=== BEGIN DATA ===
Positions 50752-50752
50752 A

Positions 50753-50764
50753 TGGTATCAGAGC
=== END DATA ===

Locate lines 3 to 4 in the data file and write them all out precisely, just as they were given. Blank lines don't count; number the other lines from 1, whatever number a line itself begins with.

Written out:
Positions 50753-50764
50753 TGGTATCAGAGC